Serving the “It’s All About ME” Generations
You don’t have to work in media to know that the publishing industry is in a state of perpetual change, and as time goes by, the pace of that change is accelerating.
Diversification of distribution models is on the rise, the digital advertising landscape is in disarray and the user base has never been more fragmented.
All that publishers held as gospel in their business holy books is being turned upside down. Media moguls that once ruled news are now being schooled and ruled by the masses who are the guardians of digital.
The saving grace in all this chaos is that hunger for news has never been greater and the opportunities for publishers are huge. But when it comes to the state of most publishers’ websites, there is good news, there’s bad news and then there’s, let’s face it, ugly news.
TRAFFIC IS GOOD!
In August 2015, digital newspaper audiences in the US hit an all-time high, peaking at 179.3 million unique adult visitors – 10% up from the same time the year before.
The average time people spend on Facebook per day is 20+ minutes. The average time people spend on newspaper sites is 1.1 minutes.
In 2008, the average bounce rate for news and media sites was ~55%. Seven years later, it is trending in the wrong direction. Fifteen years ago humans had an attention span of 12 seconds. Today we’re sitting at 8.25 seconds – almost a second less than that of a goldfish!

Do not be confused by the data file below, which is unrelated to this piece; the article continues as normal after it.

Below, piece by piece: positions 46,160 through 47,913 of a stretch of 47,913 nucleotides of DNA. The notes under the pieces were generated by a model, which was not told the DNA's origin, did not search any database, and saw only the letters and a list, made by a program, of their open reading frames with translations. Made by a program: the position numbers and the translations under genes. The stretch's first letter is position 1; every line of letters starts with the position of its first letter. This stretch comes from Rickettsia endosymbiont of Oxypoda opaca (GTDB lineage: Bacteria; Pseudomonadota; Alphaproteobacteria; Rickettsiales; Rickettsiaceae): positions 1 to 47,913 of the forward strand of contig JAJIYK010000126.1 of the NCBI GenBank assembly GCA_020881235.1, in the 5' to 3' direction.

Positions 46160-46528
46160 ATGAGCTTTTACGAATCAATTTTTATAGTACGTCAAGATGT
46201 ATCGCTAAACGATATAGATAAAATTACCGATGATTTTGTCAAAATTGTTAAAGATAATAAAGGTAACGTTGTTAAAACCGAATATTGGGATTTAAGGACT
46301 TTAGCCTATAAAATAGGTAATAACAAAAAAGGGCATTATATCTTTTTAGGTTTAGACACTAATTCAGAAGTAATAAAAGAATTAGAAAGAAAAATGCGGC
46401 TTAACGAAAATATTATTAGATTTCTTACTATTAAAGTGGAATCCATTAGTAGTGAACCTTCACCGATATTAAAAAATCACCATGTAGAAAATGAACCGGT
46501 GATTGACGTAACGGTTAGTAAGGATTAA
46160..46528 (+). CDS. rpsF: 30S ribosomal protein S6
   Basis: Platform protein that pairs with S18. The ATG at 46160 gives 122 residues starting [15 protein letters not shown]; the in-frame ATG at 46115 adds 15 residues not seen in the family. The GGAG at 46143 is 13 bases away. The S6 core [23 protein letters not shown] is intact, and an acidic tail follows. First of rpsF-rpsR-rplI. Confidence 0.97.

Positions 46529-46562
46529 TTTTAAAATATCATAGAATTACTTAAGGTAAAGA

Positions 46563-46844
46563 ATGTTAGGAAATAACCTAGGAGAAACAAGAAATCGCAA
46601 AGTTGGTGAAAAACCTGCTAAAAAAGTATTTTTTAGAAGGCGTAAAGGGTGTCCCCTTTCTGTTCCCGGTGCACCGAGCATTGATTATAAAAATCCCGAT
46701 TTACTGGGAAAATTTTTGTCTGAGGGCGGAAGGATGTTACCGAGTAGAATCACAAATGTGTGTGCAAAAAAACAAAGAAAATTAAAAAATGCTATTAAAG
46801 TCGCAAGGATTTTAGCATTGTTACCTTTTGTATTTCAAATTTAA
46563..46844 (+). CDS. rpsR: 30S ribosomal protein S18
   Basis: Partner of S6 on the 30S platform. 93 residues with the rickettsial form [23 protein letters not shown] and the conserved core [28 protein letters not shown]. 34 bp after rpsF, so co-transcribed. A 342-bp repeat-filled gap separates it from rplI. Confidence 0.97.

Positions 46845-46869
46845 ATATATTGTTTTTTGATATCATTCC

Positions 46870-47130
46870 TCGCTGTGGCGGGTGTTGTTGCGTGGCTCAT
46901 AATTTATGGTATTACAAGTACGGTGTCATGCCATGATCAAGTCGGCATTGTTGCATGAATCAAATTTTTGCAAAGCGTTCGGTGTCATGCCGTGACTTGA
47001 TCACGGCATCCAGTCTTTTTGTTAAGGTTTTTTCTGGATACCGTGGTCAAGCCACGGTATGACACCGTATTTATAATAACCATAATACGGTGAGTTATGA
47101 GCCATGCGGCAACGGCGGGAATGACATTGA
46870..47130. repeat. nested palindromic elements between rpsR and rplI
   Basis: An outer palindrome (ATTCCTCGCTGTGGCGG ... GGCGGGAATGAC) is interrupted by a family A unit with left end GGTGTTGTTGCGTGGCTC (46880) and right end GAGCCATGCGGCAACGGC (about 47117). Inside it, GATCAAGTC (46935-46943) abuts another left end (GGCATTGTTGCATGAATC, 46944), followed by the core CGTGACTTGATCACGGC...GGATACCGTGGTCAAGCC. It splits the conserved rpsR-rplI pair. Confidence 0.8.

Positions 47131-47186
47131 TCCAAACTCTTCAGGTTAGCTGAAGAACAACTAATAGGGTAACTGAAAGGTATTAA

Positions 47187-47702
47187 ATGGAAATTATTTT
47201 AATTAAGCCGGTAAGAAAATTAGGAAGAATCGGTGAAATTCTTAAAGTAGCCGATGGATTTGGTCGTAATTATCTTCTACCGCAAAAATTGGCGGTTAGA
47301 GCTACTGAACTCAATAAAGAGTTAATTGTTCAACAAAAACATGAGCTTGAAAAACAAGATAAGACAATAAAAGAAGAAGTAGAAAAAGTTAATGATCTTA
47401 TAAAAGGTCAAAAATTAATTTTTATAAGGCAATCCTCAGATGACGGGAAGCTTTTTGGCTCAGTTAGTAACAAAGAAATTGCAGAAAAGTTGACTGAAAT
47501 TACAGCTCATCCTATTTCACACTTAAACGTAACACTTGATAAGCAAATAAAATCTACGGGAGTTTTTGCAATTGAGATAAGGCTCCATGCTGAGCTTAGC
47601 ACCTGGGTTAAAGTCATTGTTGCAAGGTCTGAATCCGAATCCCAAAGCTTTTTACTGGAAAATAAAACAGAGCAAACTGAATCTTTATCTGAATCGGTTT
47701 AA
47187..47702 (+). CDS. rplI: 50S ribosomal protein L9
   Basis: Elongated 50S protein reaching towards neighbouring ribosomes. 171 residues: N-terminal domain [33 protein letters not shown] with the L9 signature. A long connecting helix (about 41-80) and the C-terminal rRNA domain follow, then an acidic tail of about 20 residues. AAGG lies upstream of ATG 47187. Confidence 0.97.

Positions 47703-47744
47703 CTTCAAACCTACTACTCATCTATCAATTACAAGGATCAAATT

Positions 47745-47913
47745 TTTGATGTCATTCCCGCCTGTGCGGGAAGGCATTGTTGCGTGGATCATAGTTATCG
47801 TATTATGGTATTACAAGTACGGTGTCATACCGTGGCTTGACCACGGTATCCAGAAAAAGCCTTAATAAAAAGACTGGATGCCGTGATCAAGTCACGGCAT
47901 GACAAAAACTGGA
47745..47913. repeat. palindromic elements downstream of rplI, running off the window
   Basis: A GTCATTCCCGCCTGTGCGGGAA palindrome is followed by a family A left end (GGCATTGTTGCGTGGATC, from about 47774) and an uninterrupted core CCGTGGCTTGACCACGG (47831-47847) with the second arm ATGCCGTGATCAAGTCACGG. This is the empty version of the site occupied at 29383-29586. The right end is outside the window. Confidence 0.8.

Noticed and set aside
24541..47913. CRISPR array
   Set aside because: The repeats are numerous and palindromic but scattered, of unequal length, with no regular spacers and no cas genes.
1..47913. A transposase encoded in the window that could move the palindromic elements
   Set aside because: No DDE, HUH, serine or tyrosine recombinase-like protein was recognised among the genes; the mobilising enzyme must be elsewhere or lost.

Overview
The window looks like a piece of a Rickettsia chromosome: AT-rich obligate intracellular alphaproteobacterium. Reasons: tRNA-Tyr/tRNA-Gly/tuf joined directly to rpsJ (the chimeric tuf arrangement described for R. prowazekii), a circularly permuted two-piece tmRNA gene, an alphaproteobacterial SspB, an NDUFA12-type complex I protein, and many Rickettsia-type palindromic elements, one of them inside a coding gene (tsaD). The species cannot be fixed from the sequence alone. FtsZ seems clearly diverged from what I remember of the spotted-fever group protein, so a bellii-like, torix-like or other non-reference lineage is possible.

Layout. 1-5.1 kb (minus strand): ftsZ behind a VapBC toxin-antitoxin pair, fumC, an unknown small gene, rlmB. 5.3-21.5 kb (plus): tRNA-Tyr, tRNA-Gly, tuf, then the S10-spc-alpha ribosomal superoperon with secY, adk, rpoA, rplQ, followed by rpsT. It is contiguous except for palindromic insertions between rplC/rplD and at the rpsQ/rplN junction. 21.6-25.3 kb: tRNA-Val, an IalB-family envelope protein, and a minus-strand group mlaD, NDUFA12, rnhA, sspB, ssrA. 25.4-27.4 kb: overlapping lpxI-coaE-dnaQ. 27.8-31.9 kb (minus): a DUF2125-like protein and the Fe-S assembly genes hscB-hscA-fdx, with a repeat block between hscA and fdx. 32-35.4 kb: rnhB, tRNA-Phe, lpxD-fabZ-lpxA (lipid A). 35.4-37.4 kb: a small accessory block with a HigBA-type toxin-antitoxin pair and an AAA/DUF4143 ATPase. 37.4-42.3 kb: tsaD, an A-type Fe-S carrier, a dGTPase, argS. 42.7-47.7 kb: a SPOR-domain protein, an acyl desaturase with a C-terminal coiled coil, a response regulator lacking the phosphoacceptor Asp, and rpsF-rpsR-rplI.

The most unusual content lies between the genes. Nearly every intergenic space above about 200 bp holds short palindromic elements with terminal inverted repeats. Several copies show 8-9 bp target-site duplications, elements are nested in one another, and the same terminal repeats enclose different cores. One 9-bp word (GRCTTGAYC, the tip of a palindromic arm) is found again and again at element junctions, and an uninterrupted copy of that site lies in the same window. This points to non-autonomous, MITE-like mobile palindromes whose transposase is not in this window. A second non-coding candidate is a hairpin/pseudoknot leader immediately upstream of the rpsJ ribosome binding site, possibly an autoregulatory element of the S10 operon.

So, regardless of why bounce rates are so high, the fact is that reader attention is a precious commodity that publishers cannot afford to waste.
According to a recent study by PageFair and Adobe, there are close to 200M people using ad blocking software today. In the US, ad blocking grew by 48% in just 12 months; globally, it’s growing at a rate of 41% yearon-year. It was estimated to cost the industry US $10.7B in 2015 in the US, almost doubling to $20.3B in 2016 ($41.4B globally)!
I’m not sure UGLY even needs further debate because the pervasive use of ad blockers by news readers already speaks for itself. But what isn’t so comprehensible is how the rampant growth of ad blocking is being addressed by the industry.
Some publishers have had the audacity to try and take ad blocking vendors to court; thankfully they are losing.
Others are declaring war on readers who use ad blockers, forcing them to put up with their ad-infested websites, pay up if they don’t, or take a hike.